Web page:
Candia auris is an emerging human pathogenic yeast; yet, despite phenotypic attributes and genomic evidence suggesting that it probably emerged from a natural reservoir, we know nothing about the environmental phase of its life cycle and the transmission pathways associated with it. The thermotolerant characteristics of C. auris have been hypothesised to be an environmental adaptation to increasing temperatures due to global warming (which may have facilitated its ability to tolerate the mammalian thermal barrier that is considered a protective strategy for humans against colonisation by environmental fungi with pathogenic potential). Thus, C. auris may be the first human pathogenic fungus to have emerged as a result of climate change. In addition, the release of antifungal chemicals, such as azoles, into the environment (from both pharmaceutical and agricultural sources) is likely to be responsible for the environmental enrichment of resistant strains of C. auris; however, the survival and dissemination of C. auris in the natural environment is poorly understood. In this paper, we critically review the possible pathways through which C. auris can be introduced into the environment and evaluate the environmental characteristics that can influence its persistence and transmission in natural environments. Identifying potential environmental niches and reservoirs of C. auris and understanding its emergence against a backdrop of climate change and environmental pollution will be crucial for the development of effective epidemiological and environmental management responses.


Subject(s)
Candida auris , Candida , Animals , Humans , Antifungal Agents/therapeutic use , Candida/genetics , Climate Change , Mammals , Microbial Sensitivity Tests
14.
Int J Mol Sci ; 24(7)2023 Apr 03.
Article in English | MEDLINE | ID: covidwho-2296036

ABSTRACT

'Forever' chemicals that unintendedly in the long run pollute the environment, climate change, COVID; life continuously faces all sorts of unforeseen challenges that are an inevitable side product of 'progress' [...].


Subject(s)
COVID-19 , Toxicology , Humans , Climate Change
15.
Public Health ; 218: 146-148, 2023 May.
Article in English | MEDLINE | ID: covidwho-2302533

ABSTRACT

OBJECTIVE: This study aims to provide insights into how local resilience structures in England can be leveraged to deliver a whole-of-society approach to managing a national response to extreme heat events during summer months. STUDY DESIGN: A communication based on the literature review of currently available research on health emergency response and extreme heat events in England. METHODS: This communication draws insights from the authors' research programmes, which examined national-level public health emergency response during the COVID-19 pandemic and literature review of the latest available English research on health and extreme heat events. RESULTS: Periods of extreme heat are on the rise in England. Local resilience forums (LRFs), due to their multiagency nature, offer a shared situational awareness and understanding of the need in their local communities. Such information is critical to ensure messaging about heat risks and available resources are tailored to reach specific targeted groups within their communities. Scenario planning and adaptation efforts require a more local articulation which LRFs are well placed to manage. CONCLUSIONS: LRFs are well suited as key structures in the English emergency response to extreme heat events. We suggest that English public health and hospital organisations, working with community partners via the LRFs, must develop their thinking about pressures from adverse weather in the summer months.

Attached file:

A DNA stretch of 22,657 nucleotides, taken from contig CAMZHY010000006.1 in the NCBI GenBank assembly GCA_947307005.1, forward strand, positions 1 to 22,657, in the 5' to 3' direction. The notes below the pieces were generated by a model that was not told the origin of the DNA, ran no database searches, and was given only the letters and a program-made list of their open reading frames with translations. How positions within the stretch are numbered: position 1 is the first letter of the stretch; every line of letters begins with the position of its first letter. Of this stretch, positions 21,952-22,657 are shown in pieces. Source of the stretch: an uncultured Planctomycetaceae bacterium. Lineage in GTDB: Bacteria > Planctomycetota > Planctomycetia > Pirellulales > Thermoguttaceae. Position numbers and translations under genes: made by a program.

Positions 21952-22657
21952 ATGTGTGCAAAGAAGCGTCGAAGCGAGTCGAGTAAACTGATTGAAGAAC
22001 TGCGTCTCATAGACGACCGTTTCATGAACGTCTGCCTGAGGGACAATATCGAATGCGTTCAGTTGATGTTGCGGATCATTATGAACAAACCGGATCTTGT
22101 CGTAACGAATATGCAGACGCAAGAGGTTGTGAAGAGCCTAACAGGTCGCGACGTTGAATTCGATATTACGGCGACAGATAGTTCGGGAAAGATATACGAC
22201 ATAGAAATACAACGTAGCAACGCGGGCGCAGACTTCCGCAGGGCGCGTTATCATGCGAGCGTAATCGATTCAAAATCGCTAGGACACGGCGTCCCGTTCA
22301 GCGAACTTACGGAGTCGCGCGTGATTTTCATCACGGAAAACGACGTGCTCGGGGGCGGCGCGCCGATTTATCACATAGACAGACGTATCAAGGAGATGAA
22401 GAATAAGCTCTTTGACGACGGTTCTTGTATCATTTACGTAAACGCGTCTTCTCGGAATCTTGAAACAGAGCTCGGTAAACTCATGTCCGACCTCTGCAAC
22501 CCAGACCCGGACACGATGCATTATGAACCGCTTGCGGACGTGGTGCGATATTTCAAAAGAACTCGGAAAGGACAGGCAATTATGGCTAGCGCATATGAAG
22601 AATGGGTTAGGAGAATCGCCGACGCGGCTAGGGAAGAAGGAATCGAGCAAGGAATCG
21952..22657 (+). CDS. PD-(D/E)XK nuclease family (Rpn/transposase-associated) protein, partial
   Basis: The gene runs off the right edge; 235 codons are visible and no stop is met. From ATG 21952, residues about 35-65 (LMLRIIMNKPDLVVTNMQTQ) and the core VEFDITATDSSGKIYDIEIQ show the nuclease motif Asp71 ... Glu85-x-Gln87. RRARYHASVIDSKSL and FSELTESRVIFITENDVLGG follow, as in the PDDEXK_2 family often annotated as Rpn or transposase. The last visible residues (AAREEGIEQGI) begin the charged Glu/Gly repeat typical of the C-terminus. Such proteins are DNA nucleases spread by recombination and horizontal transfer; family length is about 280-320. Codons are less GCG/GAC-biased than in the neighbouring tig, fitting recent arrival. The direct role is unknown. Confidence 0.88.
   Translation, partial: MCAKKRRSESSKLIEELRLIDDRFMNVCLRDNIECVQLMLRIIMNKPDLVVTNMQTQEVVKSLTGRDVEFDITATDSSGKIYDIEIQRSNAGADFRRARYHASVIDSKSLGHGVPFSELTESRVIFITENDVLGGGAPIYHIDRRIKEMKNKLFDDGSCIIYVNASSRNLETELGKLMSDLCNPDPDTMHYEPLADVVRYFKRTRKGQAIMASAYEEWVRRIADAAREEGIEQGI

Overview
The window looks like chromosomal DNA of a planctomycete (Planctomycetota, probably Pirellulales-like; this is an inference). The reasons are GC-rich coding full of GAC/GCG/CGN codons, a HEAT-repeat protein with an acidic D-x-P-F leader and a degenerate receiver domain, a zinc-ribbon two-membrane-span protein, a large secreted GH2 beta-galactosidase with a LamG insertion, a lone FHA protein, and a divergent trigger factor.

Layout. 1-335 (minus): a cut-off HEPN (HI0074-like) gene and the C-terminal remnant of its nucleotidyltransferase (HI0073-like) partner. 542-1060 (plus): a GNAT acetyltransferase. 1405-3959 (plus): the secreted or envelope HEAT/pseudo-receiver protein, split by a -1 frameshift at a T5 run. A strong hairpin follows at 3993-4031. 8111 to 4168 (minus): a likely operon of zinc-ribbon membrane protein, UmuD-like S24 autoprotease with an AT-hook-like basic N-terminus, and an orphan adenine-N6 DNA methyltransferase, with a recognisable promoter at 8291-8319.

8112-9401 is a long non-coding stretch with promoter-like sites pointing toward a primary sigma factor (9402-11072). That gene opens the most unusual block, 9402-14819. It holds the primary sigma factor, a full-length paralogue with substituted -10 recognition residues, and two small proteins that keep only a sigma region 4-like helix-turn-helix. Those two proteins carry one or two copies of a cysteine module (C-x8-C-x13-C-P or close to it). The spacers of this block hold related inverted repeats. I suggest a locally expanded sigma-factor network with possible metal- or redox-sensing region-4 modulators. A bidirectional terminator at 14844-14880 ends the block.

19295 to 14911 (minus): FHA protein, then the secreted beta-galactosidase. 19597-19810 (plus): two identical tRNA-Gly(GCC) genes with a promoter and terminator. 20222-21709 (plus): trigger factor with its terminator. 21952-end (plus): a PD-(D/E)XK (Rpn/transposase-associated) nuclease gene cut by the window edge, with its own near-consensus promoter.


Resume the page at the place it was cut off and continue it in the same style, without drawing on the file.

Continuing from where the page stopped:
Subject(s)
COVID-19 , Extreme Heat , Humans , Extreme Heat/adverse effects , Pandemics , Climate Change , Weather
16.
Int J Environ Res Public Health ; 20(6)2023 03 13.
Article in English | MEDLINE | ID: covidwho-2301545

ABSTRACT

Global megatrends, including climate change and urbanisation, are shaping and changing how we live in the future [...].


Subject(s)
Climate Change , Mental Health , Urbanization , Forecasting
18.
Proc Natl Acad Sci U S A ; 119(18): e2105006119, 2022 05 03.
Article in English | MEDLINE | ID: covidwho-2306488

ABSTRACT